Cities: Oranu, Illumini
Politics: Religious Oligarchy. Gemenon is unusual in being one of the smaller planets that was never under the heel of another major power.
RL Inspiration: None
With almost no Cylons to be found on the planet, no resources to fight over, and a religious philosophy that is disinclined to join the fight en masse, Gemenon has essentially been sitting out the war so far. It did sign the Articles of Colonization, but it remains to be seen just how far its support will extend.
Often called "the twin planet" because it shares an orbit with Caprica and is often visible in Caprica's sky, Gemenon is poor in resources and has wide variances in terrain. Its temperate zones are mirrored by vast deserts and inhospitable mountain ranges.
The Gemenese people are most known for their fundamentalist interpretation of the Sacred Scrolls. The city of Illumini hosts a large Pantheon complex. It is perhaps ironic that Gemenon was also the birthplace of a monotheistic religion that gave rise to the violent Soldiers of the One (STO) terrorist organization.
Kobol College is the oldest institute of higher education in the Twelve Colonies, known for liberal arts and theological studies. It welcomes students from all colonies.
These details are meant to inspire RP, not straight-jacket it. Here are the ground rules:
- Everything here is considered supplemental, optional information.
- Avoid colony-wide generalizations in favor of regional details from your character's home area or sub-culture. Because they are regional/ethnic details, it should be pretty easy to come up with reasons why something doesn't apply to you.
- Staff will review contributions and contact you if anything is out of sync with the general thematic vision. If you prefer, you can submit additions via an in-game request.
Farmland -- but not as rich as Aerilon's. Mountains -- but not as mineral-rich as Tauron's. Oceans -- but not as hospitable as Picon's or vast as Aquaria's. By nearly any criteria Gemenon is, at best, somewhere in the middle of the pack.
Gemenon's only real conversation piece -- aside from religion, naturally -- is that for every scrap of lush greenery, there's a vast rocky desert or swath of mountains that don't see rain for decades at a time. No other colony seems as determined to counterweight their good sides with so much bad. It's not hard to understand why the Tribes of Kobol ditched Gemenon for fairer climes at their earliest convenience.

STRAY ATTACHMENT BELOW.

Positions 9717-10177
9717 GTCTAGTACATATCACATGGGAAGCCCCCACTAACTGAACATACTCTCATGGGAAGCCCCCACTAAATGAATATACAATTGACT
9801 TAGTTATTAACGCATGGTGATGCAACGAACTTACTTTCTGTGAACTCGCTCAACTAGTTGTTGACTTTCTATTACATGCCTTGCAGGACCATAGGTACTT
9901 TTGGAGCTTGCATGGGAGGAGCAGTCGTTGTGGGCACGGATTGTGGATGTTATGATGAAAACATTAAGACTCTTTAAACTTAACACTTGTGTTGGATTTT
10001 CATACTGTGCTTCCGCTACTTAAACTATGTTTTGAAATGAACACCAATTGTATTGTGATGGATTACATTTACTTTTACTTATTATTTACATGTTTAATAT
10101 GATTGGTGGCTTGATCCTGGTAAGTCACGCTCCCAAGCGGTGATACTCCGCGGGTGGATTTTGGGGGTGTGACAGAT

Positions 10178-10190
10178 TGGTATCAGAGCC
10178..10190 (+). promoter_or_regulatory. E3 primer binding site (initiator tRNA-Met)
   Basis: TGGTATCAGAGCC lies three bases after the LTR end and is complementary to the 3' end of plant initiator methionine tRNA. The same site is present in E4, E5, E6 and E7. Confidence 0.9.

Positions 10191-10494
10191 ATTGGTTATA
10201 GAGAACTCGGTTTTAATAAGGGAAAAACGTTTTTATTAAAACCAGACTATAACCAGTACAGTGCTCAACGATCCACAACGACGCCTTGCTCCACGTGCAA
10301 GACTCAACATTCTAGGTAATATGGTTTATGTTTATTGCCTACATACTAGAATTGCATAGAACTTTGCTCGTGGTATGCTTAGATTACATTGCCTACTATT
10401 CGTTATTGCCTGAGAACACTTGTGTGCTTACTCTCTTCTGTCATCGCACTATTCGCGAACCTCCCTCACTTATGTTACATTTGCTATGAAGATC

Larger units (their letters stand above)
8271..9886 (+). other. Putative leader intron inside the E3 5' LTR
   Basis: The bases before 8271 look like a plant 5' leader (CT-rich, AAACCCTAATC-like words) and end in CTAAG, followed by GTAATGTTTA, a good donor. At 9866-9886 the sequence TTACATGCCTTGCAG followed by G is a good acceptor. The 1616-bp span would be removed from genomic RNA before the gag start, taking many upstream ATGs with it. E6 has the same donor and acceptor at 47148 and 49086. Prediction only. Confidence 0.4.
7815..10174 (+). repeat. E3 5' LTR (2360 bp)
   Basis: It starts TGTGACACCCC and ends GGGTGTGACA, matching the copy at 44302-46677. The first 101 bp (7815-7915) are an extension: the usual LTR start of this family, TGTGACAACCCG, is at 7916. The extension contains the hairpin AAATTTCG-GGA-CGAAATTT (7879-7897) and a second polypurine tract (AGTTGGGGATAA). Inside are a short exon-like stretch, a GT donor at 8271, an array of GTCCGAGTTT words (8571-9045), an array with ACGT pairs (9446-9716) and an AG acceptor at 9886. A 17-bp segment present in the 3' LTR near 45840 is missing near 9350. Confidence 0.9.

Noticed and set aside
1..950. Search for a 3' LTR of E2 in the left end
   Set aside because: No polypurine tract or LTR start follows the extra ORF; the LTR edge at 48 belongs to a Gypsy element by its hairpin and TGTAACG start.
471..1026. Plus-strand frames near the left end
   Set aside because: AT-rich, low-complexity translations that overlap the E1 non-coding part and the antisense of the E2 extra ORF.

Their resource-stingy rocks /do/ make for some breathtaking landscapes, however.
In keeping with the spirit of nothing being straight-forward on Gemenon, Gemenese could be written using either the Standard alphabet or in 'Old Gemenese'. This geometric script lent itself well to calligraphic art -- as well as centuries of debate over authors' intent.
The joke, of course, is that Gemenese hasn't been a conversational language for any sizeable population in centuries, making it more a matter of Old vs. Older Gemenese. Those scholars. Such comedians.
(Crib notes: Shameless linguistic nerdity, transliterated languages, Islamic calligraphy and art.)
At the end of their exodus, the Tribes of Kobol made first landfall on Gemenon. In old- and moldy-enough versions of the Sacred Scrolls, the exact location is known -- and that spot lies in the province of Protanomos.
The island continent is backwards and hidebound with traditions, even by Gemenese standards. The province is broken into Peripheries, sub-regions devoted to a specific god, goddess, or godlet. In modern times, the inter-pantheon rivalries have become mostly political rather than martial affairs, but offworld political analysts still describe Protanomos as a bomb with a dozen fuses.
(RL crib notes for above: Ancient city-states, holy wars of all stripes, Noah's Ark theories. )
Roughly translating as 'pilgrimage', Ora Hatzis is a Gemenese coming-of-age tradition. At sixteen, youths leave their home community to experience the outside world for two years. When they return, they are welcomed back as an adult member of their community.
The intensity of this experience varies; in some regions, Ora Hatzis is a literal ostracism from which not all return, and those who don't are never spoken of again, while in others, the tradition more closely resembles foreign student exchange programs between schools. For all who participate, it tends to be the time to sow one's wild oats and cut loose before the responsibilities of adulthood bear down.
(RL crib notes for above: Rumspringa, foreign student exchange programs, spring break.)